Following Wild games, Managing Editor Mike Doyle will give the Five Takeaways that he'll remember from each contest. Today, he looks back at a 2-1 loss in Game 5 of the Second Round against the Chicago Blackhawks:
For the fifth-straight time in the Second Round series between the Wild and Blackhawks, the home team won. It was announced today that Game 6 puck drop back at Xcel Energy Center, where the Wild is undefeated in the postseason, is set for 8 p.m. Tuesday. If the Wild wants to extend its playoff life, the club will have to continue the trend of home ice advantage and make a little bit of history in the process. The Blackhawks have not lost a playoff game after a series has been tied 2-2 in the Jonathan Toews/Patrick Kane era, moving to 13-0 in Games 5 and 6 in such series. Tonight, Toews was the hero, scoring on a bouncing puck to put the Wild on the brink of elimination heading into Tuesday’s contest.
Tonight’s game was a bend-but-don’t-break game, with both teams trying to weather the opponent’s oncoming storms. Unfortunately for the Wild, the Hawks had a bigger umbrella and survived 14 third-period shots in the win. Chicago was much better on home ice and put up a series high 28 shots on goal, 15 in the second period.
We’re in for one heck of a battle come Tuesday night.
How good has Erik Haula been in the postseason? (That’s a rhetorical question of course because he’s been totally rad). The speedy Finn scored his third of the playoffs and fourth point of the series. His first-period goal was a Haulava individual effort, taking it from behind his own goal line, weaving through traffic in the neutral zone, putting a shot on goal, and then following up his rebound.
Haula’s goal was a prime example of why good things happen when players go to the net. The rebound was just out of Crawford’s reach and Haula got just enough on the puck to pop it up and over his pad. The disc flew up in the air, seemingly defying gravity like a flying saucer, before finally touching down beyond the goal line.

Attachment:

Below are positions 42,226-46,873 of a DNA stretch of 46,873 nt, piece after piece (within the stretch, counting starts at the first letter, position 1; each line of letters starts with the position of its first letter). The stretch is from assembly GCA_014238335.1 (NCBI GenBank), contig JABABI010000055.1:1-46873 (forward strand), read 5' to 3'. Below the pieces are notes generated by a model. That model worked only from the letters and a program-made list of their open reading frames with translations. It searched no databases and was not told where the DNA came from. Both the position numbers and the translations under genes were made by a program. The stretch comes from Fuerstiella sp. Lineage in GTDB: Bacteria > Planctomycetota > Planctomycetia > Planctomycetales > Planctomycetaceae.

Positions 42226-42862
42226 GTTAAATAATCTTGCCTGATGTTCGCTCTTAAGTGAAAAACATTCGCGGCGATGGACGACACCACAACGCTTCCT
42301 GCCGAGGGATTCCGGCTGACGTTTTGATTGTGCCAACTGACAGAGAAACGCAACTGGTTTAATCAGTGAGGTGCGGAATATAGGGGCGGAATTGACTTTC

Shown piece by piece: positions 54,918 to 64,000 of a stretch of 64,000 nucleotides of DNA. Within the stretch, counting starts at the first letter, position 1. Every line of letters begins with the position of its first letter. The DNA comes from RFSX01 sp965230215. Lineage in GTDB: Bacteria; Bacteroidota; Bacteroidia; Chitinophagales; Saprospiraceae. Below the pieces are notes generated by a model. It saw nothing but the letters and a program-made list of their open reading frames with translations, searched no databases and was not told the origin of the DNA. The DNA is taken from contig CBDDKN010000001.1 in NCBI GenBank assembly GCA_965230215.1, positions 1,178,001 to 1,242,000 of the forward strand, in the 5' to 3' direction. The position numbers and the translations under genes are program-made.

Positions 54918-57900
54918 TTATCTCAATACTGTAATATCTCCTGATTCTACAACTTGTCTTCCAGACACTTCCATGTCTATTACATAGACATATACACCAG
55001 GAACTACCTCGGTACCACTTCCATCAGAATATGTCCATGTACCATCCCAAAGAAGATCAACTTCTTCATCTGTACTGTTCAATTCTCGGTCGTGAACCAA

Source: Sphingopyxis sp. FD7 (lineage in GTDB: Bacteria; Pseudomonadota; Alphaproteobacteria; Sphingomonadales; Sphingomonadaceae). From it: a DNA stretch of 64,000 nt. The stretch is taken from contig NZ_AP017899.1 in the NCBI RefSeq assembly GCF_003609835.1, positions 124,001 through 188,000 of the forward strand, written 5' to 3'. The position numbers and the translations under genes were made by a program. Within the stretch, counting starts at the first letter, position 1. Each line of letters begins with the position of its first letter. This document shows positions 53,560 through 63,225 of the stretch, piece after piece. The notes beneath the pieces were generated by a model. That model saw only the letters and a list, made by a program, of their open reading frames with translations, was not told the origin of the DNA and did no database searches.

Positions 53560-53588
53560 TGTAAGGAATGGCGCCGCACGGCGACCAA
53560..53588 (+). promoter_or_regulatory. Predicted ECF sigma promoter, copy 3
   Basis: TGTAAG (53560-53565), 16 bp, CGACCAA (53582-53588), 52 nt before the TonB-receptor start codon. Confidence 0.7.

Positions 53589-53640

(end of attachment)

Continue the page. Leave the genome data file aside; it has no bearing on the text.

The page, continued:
Patrick Kane doesn’t get caught with his head down very often, but he has gotten caught in the trolley tracks (or ‘L’ Train tracks since we’re in Chicago) in the last two games. Wild forwards have lined up the crafty Hawk and knocked him down like a bowling pin. In Game 4 in Minnesota, Kane was skating out of his zone with the puck and tried to make a head fake around Zach Parise, who was waiting at the line. That was a mistake. Parise put his shoulder square into Kane’s chest and put him down like an icy beverage at last call.
During Game 4, I tweeted the replay with the message to file this under “things you don’t see everyday.” Well, history repeated itself tonight. Kane was skating across the offensive zone blue line and Matt Cooke caught him with his head down, leveling the forward with a shoulder check. Kane is quick enough to avoid contact and typically always carries the puck with his head up. However, it’s hockey and even the best players get hammered occasionally.
Maybe the physical play on Kane led to more tension between the two teams…
Through the first four games of the series, things weren’t very chippy between the Wild and Hawks. That seems to have changed in Game 5 as there was a little more of the general nastiness we’ve come to expect in the Stanley Cup Playoffs. Maybe the two teams had to rebuild a little hate before things got scrappy, but the clubs showed a healthy amount of disdain for one another today.
Ryan Suter was getting into it after the whistle with both Brandon Saad and Kris Versteeg. Earlier in the game, Kane ran into Mikko Koivu, who was not impressed and whacked him with his stick, like using a flyswatter on a pest. Several times players scrummed around the net giving face washes and stick jabs, something that rarely happened in the first four games. If this is any indication, Game 6 back in the State of Hockey will have a healthy dose of nasty.
It wasn’t the happiest Mother’s Day for maternal fans of the Wild. However, moms around the State of Hockey and beyond definitely deserve a shout out today. Behind every good hockey player, you’ll often find a great hockey mom — driving him to practice, washing his laundry and cooking pregame meals.
I was fortunate to have a terrific mother who often put my hockey needs before hers. When I was a kid in elementary and junior high school, she used to drop me off at the outdoor skating rink outside of Ben Boeke at 10 a.m. on Saturday and Sunday, pack me a lunch and come check on me around 2. If my hands and feet weren’t frozen solid and there was still enough skaters for a game, she’d come back at 6 to pick me for dinner. She used to drive me across town, more than a half hour, to get my skates sharpened because that’s where the guy who put the best edge on the blades in Anchorage lived. Those are just a couple of stories that I can remember offhand, but there are countless others. I was also lucky enough to have three great housing mothers over the years — Michelle, Nancy and Jeanie — who opened up their homes, took a stray in and treated him like their own son. So stick tap to all the mums out there, but especially mine, who probably is the best because she had to deal with me, and I turned out all right.
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